Exploring the biblical theology of Christian egalitarianism

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Who or what are we following?

“In the beginning was the Word and the Word became words.”

This quotation from artist Jillian Stovell[1] identifies one of the shortcomings of many expressions of Christianity, that is, giving preference to the words of the Bible, above the actual person of Jesus Christ who is called the “Word” by John the Gospel writer. As followers of Jesus, our main focus should be on the person of Jesus.[2]

The Holy Scriptures are inspired, authoritative and tremendously important. The Four Gospels, in particular, tell us a lot about Jesus and his ministry. The Bible tells us about Jesus and how to follow him, but it does not replace Jesus as the person who we are invited to worship and invited to walk with in a close, enduring relationship.

Christianity is Spiritual

When we have entrusted our lives to Jesus, the Holy Spirit comes and lives within us. We simply cannot follow Jesus or receive his Salvation without the Holy Spirit’s supernatural guidance and intervention.[3] The Holy Spirit connects us spiritually to God the Father and to Jesus.[4] Christianity is intrinsically spiritual. [See footnote 5.]

While most Christians acknowledge that the Holy Spirit is given to us as a seal or pledge—a kind of “down-payment” guaranteeing our future and final stage of salvation,[6] many do not pursue a deep dependence and intimate relationship with this third person of the Trinity. Nor do they eagerly desire or seek the spiritual gifts (such as prophecy), despite Paul’s encouragement that we do so.[7]

The Holy Spirit as Jesus’ Replacement

After Jesus’ earthly ministry, including his redemptive death and resurrection from the dead, Jesus returned to heaven and is now seated at the Father’s right hand in glory. The Holy Spirit was sent to earth in Jesus’ place. At this present time, the Holy Spirit is effectively Jesus’ representative and agent on earth.[8] He is even referred to as the Spirit of Christ in the Bible.[9]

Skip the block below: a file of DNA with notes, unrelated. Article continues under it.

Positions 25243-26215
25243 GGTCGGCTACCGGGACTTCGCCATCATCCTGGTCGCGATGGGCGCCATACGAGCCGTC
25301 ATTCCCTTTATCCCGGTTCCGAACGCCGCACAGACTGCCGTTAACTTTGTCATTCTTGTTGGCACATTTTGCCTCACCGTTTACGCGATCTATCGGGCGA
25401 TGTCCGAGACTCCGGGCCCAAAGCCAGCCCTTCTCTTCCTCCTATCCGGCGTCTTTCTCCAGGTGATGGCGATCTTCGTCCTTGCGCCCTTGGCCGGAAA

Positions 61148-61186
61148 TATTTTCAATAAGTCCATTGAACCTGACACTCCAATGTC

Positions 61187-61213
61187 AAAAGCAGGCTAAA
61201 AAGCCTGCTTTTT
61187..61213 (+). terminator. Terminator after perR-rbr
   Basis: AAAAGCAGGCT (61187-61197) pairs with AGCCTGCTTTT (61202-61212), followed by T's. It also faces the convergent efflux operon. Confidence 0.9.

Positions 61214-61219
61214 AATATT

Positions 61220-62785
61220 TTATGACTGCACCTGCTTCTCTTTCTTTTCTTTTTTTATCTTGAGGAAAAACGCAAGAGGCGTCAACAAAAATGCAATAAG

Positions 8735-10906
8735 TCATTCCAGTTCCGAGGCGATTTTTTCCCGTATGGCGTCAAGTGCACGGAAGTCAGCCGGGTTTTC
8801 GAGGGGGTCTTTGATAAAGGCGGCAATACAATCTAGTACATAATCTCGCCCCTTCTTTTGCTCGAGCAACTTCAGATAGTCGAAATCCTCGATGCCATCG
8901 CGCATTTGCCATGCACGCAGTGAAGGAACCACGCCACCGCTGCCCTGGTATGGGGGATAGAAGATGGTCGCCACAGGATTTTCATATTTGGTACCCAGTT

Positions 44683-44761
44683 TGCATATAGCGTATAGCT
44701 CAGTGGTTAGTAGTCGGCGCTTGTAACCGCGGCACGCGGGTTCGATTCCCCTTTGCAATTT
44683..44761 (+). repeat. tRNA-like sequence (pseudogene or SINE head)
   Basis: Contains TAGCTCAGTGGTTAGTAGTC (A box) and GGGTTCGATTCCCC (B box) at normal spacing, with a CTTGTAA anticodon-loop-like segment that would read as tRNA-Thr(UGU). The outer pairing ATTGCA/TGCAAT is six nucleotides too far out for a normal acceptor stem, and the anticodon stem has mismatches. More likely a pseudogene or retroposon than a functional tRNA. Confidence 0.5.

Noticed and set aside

The Holy Spirit is a good gift from God—an essential gift.[10] We need to explore our relationship with the Spirit and become more aware of his presence in our hearts and lives. We should learn to sense his leading and teaching so that we can become more obedient to him. In this way, we effectively follow Jesus and become more like Jesus in the process. One of the Holy Spirit’s main roles is to help us become more and more like Jesus.

Fearing the Spirit’s Power

Perhaps one of the reasons why some evangelical Christians follow the words of the Bible more than the person of Jesus is because they mistrust the deeper workings of the Holy Spirit. But in so doing, they miss out on much of the vitality, power, and joy of the Christian life.

There is nothing to fear from the Holy Spirit. While the Holy Spirit can come like a mighty, rushing wind,[11] it seems that more often he acts as a gentle, quiet voice. Some people have been suspicious, and even alarmed, by some of the unusual and unwise practices of more extreme forms of Pentecostal ministry, but we should not let extremes deter us from fully appreciating the good gift from God.[12] We should embrace the Holy Spirit and welcome him into the deepest recesses of our being without any fear or apprehension. He is our loving and supportive comforter and counsellor.

As Christians, at times it can be difficult to distinguish between our own thoughts and desires, and those of the Holy Spirit. At times it can be difficult to distinguish between our own human emotions and genuine spiritual fervour. But we should not let these difficulties dissuade us from pursuing greater intimacy and greater knowledge of the Holy Spirit.

The Holy Spirit in the Church

God wants us to be strong and courageous Christians, and minister effectively as Jesus did. Jesus relied completely on the Holy Spirit’s supernatural power during his earthly ministry, and we should also.

The Holy Spirit has been wonderfully at work, in and among Christians, throughout the church’s almost 2000-year history. He has manifested himself powerfully at times. There is nothing new about Pentecostal power and we should not shy away from the more powerful demonstrations and manifestations of the Spirit’s supernatural ministry.